A family in the Pictish tribe of ancient Scotland
was the first to use the name Beaorthay. They lived in the lands of Beath in Fife
. The name is a topographic
surname, which was given to a family who held a barony or lands, had houses, manors or estates in that area. The name could have also been derived from the Gaelic beith
which means birch tree.
Early Origins of the Beaorthay family
The surname Beaorthay was first found in Fife
, at the Hill of Beath, a hill and a village in Fife, Scotland
just outside Dunfermline and joined to Cowdenbeath. The village is best known as the location of the meeting of the Covenanters at which John Blackadder was one of the preachers in the summer of 1670. As of 1896, it had a population of about 1,300 people.
Early History of the Beaorthay family
This web page shows only a small excerpt of our Beaorthay research.Another 225 words (16 lines of text) covering the years 1231 and 1696 are included under the topic Early Beaorthay History in all our PDF Extended History products and printed products wherever possible.
Beaorthay Spelling Variations
In medieval Scotland
, names were more often spelled according to sound than any regular set of rules. An enormous number of spelling variations
were the result. Over the years, the name Beaorthay has been spelled Beath, Beeth, Beith, Bait, Baith and others.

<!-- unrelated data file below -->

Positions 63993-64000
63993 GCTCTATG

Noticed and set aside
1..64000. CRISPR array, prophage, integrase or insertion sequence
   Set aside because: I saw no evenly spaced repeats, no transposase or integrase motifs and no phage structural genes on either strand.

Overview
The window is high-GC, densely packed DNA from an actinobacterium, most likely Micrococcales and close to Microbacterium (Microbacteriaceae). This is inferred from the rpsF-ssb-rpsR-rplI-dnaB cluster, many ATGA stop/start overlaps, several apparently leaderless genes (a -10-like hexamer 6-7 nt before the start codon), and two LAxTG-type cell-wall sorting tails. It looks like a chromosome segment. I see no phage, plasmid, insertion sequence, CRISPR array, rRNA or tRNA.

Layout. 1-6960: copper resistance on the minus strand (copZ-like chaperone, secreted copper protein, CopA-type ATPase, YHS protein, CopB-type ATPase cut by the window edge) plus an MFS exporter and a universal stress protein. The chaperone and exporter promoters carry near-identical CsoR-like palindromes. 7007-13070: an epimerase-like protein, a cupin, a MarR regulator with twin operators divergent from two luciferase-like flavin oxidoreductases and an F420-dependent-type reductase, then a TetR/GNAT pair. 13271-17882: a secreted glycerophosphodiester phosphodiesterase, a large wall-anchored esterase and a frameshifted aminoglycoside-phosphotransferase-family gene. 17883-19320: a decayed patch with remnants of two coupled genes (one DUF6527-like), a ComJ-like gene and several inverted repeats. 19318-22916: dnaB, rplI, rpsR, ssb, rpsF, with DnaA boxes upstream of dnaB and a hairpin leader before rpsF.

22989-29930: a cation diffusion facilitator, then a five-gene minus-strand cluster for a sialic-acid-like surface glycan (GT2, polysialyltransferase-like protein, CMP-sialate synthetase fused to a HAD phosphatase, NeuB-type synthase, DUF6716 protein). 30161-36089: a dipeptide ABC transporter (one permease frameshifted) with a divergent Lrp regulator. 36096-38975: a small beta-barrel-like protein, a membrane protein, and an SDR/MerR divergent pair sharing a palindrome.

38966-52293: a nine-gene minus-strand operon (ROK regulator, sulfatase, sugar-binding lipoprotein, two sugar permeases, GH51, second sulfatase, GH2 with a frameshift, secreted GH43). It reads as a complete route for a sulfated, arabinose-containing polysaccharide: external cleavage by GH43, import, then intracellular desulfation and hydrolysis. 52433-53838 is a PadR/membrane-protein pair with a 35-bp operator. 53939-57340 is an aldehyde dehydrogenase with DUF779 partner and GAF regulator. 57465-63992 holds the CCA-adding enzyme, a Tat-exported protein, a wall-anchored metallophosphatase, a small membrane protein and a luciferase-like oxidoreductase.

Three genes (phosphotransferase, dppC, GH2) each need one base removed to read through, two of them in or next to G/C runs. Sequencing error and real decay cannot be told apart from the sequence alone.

Early Notables of the Beaorthay family (pre 1700)
More information is included under the topic Early Beaorthay Notables in all our PDF Extended History products
and printed products wherever possible.
Migration of the Beaorthay family to the New World and Oceana
In such difficult times, Ireland
, and North America looked like better homes for many Scots. The trips were expensive and grueling, but also rewarding, as the colonies were havens for those unwelcome in the old country. That legacy did not die easily, though, and many were forced to fight for their freedom in the American War of Independence
. The Scottish legacy has resurface in more recent times, though, through Clan
societies, highland games, and other organizations. Immigration and passenger lists have shown many early immigrants bearing the old Scottish name of Beaorthay: Robert Beath who settled in Charles Town [Charleston], South Carolina in 1766; Henry and Robert Beath arrived in Philadelphia, Pennsylvania in 1830; Robert Beeth settled in Savannah, Georgia, in 1820.
The Beaorthay Motto
The motto was originally a war cry or slogan. Mottoes first began to be shown with arms in the 14th and 15th centuries, but were not in general use until the 17th century. Thus the oldest coats of arms generally do not include a motto. Mottoes seldom form part of the grant of arms: Under most heraldic authorities, a motto is an optional component of the coat of arms, and can be added to or changed at will; many families have chosen not to display a motto.
Motto: Fortuna virtute
Motto Translation: By good fortune and valour.